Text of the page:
Events surrounding the tragic death of George Floyd, a victim of police brutality, have triggered a massive wave of protests across America, and across the world. Even more despairing, extremists on both the far right and far left have taken advantage of the situation, igniting hatred by attempting to hijack the protest movement, through senseless acts of violence, that only makes the situation worse for the poorest among us. The misinformation, often relayed through irresponsible use of social media, and media in general, has generated confusion in the process, leading to some misguided response by law enforcement. We live in desperate times.
Even in my home state, the crisis has reached a boiling point in nearby Richmond, Virginia, the home of the Confederacy. As marchers have descended on Richmond, there have been long-standing calls for the removal of confederate statues along Richmond’s famed Monument Avenue, a prominent feature of the Richmond landscape. The most significant of these statues is that of Confederate General Robert E. Lee, dressed in full military regalia, mounted on his horse, Traveler.
Virginia Governor Northam announced today that he will seek removal of that statue.
There are mixed thoughts here. On the one hand, the Confederate “Lost Cause” narrative has itself hijacked the story of Robert E. Lee, thus serving a particular version of history, that has fueled unchecked racist-oriented police brutality for decades. THIS MUST STOP. On the other hand, by removing the statue we are endangering our collective memories, by threatening to silence the story about Lee that needs to be told and re-told. If God can chasten and change a man like Robert E. Lee, God can change the heart of anyone.
Robert E. Lee fought for the Confederacy, defending his native Virginia, but like many in his day, he was conflicted about slavery. He came to the conclusion that God, in his providential way, would judge him personally, regarding the outcome of the war. When defeat of the Confederacy became imminent, Lee concluded that God had judged against him, and that upon to returning to Richmond, he should take off the military uniform and work for peace and reconciliation. He spent the remainder of his life in civilian attire, promoting the restoration of college education in the American South.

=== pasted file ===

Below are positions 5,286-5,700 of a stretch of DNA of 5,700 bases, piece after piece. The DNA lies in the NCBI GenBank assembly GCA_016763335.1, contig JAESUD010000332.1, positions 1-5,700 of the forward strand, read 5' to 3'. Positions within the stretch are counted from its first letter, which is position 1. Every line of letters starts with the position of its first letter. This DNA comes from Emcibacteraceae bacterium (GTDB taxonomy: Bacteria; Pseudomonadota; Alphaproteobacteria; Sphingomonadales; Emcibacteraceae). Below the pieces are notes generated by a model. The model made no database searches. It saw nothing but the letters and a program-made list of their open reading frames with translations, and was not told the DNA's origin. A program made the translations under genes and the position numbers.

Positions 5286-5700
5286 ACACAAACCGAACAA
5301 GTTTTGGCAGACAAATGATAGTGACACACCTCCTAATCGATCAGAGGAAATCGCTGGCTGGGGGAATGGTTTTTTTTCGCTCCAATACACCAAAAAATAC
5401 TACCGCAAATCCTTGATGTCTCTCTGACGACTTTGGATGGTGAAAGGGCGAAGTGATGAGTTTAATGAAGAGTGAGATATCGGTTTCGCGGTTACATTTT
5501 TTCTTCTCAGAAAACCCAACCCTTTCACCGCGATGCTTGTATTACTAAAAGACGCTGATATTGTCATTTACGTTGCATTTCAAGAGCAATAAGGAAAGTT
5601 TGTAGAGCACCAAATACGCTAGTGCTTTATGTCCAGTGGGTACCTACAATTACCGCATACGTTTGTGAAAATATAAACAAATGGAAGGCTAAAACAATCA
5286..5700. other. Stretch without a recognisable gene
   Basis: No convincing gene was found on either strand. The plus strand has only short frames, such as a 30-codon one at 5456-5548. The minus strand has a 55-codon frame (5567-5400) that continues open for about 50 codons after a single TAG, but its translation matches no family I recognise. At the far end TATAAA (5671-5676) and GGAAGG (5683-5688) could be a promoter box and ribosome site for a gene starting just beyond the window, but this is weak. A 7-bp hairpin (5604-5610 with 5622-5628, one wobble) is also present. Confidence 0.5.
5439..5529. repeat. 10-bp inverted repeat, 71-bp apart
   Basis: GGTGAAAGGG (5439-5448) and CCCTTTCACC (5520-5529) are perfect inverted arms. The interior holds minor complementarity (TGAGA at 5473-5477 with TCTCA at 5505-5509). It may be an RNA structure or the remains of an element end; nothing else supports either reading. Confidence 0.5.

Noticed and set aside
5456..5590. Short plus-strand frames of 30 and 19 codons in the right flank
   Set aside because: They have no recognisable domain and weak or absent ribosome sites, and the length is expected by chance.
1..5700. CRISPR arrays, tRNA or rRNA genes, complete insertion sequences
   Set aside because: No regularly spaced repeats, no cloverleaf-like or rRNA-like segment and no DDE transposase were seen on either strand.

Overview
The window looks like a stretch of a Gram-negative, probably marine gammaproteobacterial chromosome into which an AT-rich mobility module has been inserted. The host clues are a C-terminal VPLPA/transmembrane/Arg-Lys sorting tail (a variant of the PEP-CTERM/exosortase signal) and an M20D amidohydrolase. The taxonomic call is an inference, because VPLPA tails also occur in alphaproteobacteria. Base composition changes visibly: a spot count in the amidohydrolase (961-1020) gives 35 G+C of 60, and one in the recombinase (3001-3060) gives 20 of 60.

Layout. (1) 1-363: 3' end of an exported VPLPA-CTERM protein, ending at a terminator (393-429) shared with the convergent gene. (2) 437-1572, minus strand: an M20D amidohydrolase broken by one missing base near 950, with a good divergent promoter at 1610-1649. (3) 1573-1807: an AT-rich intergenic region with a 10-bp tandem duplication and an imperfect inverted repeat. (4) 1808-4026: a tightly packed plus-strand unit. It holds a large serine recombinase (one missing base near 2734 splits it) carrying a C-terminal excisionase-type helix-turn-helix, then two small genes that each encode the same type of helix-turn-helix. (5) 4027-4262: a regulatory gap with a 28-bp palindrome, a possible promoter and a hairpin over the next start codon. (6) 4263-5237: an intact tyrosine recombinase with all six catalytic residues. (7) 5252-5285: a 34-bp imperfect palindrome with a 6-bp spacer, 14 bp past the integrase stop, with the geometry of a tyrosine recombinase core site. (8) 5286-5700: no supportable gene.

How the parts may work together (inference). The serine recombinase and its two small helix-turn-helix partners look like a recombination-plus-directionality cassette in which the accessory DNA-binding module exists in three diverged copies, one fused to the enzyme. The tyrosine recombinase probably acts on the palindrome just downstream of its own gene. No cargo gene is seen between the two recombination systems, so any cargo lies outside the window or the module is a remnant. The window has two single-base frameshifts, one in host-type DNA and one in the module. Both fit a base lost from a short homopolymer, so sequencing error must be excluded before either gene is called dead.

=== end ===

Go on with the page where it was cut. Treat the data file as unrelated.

Might I suggest that Governor Northam consider replacing Lee’s military statue with a different statue of Lee in civilian clothing, as Lee, the Chastened Soldier turned Educator? Inaccurate and incomplete knowledge and ignorance of history has impoverished our communities, particularly in our churches. In our efforts to rectify the wrongs of history, let us not forget the lessons that such history teaches us.
I have included some links below to previous Veracity posts, that tell the story more fully:
- Why forgetting history is dangerous (what does Robert E. Lee have to do with Martin Luther?)
- Robert E. Lee’s slow transformation to follow Christ, an example for us all.
- The Southern Confederacy, the power of symbols, and the changing interpretation of those symbols.
- Racism, Police Brutality…. and the misuse of the Bible (Why Bible interpretation REALLY matters)
- The Legacy of Misreading the Bible, that continues to haunt the church today.
- Correcting a Persistently Wrong Interpretation of the Bible regarding Race.
Here, we learn about the last time Robert E. Lee wore his Confederate uniform, and put it away forever:
June 7th, 2020 at 8:29 am
Clarke…have you read the article in The Atlantic from 2017 about Lee? Nathan Moore posted it on my Facebook page…a very different perspective given on post-war Lee. I would encourage you to check it out. I learned a lot about Lee that I did not know. Scholar that you are, you know it’s good to hear other perspectives.
June 7th, 2020 at 9:58 am
Hi, Jane. I linked to that Adam Serwer article, from The Atlantic, in one of the posts I referenced above, and I even critiqued it, back in 2017. Bottom line, Adam Serwer does provide a corrective to the “Lost Cause” narrative hijacking Lee’s legacy, but as Dan McCaughlin notes in his rejoinder in The National Review, Serwer “suffers from his own myopia.”